Jekyll (software)

From Wikipedia, the free encyclopedia
Developer(s)Tom Preston-Werner, Nick Quaranto, Parker Moore, Alfred Xing, Olivia Hugger, Frank Taillandier, Pat Hawks, Matt Rogers
Initial releaseNovember 5, 2008; 15 years ago (2008-11-05)[1]
Stable release
4.3.3[2] / 27 December 2023; 3 months ago (27 December 2023)
Written inRuby
Operating systemCross-platform
TypeBlog publishing system
LicenseMIT License Edit this at Wikidata

Jekyll is a static site generator written in Ruby by Tom Preston-Werner. It is distributed under the open source MIT license.


Jekyll was first released by Tom Preston-Werner in 2008.[3] Jekyll was later taken over by Parker Moore, an employee of GitHub who led the release of Jekyll 1.[4]

Jekyll started a web development trend towards static websites.[5] As of 2017 Jekyll was ranked the most popular static site generator, largely due to its adoption by GitHub.[6] The idea of the Jamstack formed around Jekyll and the other static site generators that it inspired.[6]

GitHub chose to retain Jekyll version 3.x rather than upgrade to 4.0, released in 2019. In 2021, Jekyll developer Frank Taillandier said that the Jekyll codebase "is in frozen mode and permanent hiatus" and recommended users whose needs are not met by the frozen state of Jekyll move to Eleventy, another static site generator. Frank Taillandier died later in 2021. The Jekyll project on GitHub, however, continues to be updated and releases are being made for bug fixes.[7]


Jekyll renders Markdown or Textile and Liquid templates, and produces a complete, static website ready to be served by Apache HTTP Server, Nginx or another web server.[8] Static site generators do not use databases to generate the pages dynamically. Instead Jekyll supports loading content from YAML, JSON, CSV, and TSV files into the Liquid templating system.[9] Jekyll is the engine behind GitHub Pages,[10] a GitHub feature that allows users to host websites based on their GitHub public repositories for no additional cost.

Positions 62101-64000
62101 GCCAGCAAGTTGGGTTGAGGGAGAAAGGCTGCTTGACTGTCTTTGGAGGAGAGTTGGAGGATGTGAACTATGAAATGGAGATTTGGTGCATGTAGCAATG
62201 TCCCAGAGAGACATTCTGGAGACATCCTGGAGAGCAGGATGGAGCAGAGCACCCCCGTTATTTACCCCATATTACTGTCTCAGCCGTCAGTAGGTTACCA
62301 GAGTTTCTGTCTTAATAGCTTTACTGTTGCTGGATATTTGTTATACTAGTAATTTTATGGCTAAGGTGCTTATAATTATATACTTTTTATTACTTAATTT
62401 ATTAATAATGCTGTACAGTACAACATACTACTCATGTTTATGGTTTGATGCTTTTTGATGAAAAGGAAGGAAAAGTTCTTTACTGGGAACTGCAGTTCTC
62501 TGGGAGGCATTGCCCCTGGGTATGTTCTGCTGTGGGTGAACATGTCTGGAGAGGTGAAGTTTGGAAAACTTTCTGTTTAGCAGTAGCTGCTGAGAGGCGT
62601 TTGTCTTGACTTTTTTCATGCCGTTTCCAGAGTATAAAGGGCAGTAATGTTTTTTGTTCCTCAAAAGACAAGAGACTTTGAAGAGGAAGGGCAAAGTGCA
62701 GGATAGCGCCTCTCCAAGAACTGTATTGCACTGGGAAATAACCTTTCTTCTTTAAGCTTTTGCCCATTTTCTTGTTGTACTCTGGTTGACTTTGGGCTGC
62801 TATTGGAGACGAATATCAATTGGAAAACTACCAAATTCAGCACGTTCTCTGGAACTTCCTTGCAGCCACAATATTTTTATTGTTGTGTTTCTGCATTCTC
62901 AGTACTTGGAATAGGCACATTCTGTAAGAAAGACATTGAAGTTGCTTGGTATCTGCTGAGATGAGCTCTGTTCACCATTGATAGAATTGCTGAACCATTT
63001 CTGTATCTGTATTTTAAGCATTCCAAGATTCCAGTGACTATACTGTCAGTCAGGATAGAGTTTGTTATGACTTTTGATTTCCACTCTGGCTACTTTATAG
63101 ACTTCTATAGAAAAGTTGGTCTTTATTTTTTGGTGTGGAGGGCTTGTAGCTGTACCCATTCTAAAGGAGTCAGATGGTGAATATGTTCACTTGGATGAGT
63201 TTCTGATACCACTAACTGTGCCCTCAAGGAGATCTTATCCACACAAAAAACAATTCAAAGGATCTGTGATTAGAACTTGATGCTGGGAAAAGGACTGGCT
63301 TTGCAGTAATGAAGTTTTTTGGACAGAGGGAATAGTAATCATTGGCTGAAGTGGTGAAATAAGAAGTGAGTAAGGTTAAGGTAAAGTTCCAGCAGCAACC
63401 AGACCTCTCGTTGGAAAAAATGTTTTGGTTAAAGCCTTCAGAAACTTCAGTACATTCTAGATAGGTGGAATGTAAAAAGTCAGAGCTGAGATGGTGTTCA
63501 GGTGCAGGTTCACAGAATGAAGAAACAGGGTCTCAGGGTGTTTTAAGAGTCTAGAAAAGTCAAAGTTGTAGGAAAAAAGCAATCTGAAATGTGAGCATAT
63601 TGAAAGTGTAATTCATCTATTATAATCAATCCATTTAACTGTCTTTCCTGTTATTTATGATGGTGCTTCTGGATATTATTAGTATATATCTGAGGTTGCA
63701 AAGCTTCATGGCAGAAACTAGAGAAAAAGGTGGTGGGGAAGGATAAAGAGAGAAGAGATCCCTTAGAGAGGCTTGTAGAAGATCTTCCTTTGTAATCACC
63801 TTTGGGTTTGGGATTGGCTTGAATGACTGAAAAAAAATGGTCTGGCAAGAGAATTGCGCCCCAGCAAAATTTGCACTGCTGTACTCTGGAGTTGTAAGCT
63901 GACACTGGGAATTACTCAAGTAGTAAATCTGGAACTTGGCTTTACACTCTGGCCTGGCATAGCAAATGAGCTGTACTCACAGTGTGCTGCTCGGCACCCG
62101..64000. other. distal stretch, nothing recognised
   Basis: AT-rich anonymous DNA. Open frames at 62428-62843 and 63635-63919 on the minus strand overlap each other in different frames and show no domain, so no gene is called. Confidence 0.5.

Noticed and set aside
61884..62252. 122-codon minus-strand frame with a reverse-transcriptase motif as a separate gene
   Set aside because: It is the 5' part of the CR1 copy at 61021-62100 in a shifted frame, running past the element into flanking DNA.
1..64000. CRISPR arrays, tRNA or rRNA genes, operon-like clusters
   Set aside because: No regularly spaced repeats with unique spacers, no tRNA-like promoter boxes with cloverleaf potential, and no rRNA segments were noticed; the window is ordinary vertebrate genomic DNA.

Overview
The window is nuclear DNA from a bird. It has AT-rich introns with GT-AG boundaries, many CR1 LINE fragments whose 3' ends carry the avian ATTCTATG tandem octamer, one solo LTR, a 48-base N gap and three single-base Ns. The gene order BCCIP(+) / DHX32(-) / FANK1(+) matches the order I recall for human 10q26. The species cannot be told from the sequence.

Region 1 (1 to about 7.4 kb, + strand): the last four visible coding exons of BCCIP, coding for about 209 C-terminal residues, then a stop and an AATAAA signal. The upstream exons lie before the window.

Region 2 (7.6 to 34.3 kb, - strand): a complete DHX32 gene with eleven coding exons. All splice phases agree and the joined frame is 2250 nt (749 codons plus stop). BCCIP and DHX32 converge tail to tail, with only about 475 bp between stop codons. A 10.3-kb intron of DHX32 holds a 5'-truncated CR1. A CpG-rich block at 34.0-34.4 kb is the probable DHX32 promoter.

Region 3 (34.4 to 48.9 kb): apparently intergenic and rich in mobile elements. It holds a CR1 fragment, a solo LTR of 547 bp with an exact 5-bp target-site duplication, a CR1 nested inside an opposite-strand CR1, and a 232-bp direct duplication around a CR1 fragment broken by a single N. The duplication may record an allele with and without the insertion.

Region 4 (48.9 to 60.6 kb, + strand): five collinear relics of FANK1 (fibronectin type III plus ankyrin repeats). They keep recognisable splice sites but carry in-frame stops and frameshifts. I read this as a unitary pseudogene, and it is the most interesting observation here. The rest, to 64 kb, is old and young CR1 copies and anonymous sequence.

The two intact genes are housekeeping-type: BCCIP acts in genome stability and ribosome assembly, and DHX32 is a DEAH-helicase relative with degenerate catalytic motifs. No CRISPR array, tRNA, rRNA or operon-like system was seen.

Jekyll can be used in combination with front-end frameworks such as Bootstrap.[11] Jekyll sites can be connected to cloud-based CMS software such as CloudCannon, Forestry, or Siteleaf, enabling content editors to modify site content without having to know how to code.[12]


  1. ^ "jekyll/History.markdown at master · jekyll/jekyll". GitHub. Retrieved 26 October 2020.
  2. ^ "Release 4.3.3". 27 December 2023. Retrieved 19 January 2024.
  3. ^ Preston-Werner, Tom (17 Nov 2008). "Blogging Like a Hacker". Archived from the original on 19 September 2019. Retrieved 10 Oct 2015.
  4. ^ Autrand, Aaron. "Interview with Parker Moore from Jekyll". Archived from the original on 13 March 2021.
  5. ^ Christensen, Mathias Biilmann (16 Nov 2015). "Static Website Generators Reviewed: Jekyll, Middleman, Roots, Hugo". Smashing Magazine. Archived from the original on 27 August 2016. Retrieved 2 Feb 2016.
  6. ^ a b Williamson, Eli. "Top Ten Static Site Generators of 2017 | Netlify". Archived from the original on 13 March 2021. Retrieved 11 Feb 2018.
  7. ^ Anderson, Tim (September 14, 2021). "Future of Jekyll project (engine behind GitHub Pages) in doubt?". The Register.
  8. ^ "README.markdown for Jekyll software". Jekyll's authors. Retrieved February 19, 2014.
  9. ^ "Data Files". Jekyll • Simple, blog-aware, static sites. Retrieved 2020-11-09.
  10. ^ "GitHub Pages". Jekyll's authors. Retrieved February 19, 2014.
  11. ^ Patton, Tony (2014-07-16). "Build full-featured sites with Jekyll, Bootstrap, and GitHub". TechRepublic. Retrieved 2015-10-11.
  12. ^ "Blogging platform utilizing Kentico Cloud and Jekyll static site generator" (PDF). Masaryk University Faculty of Informatics.

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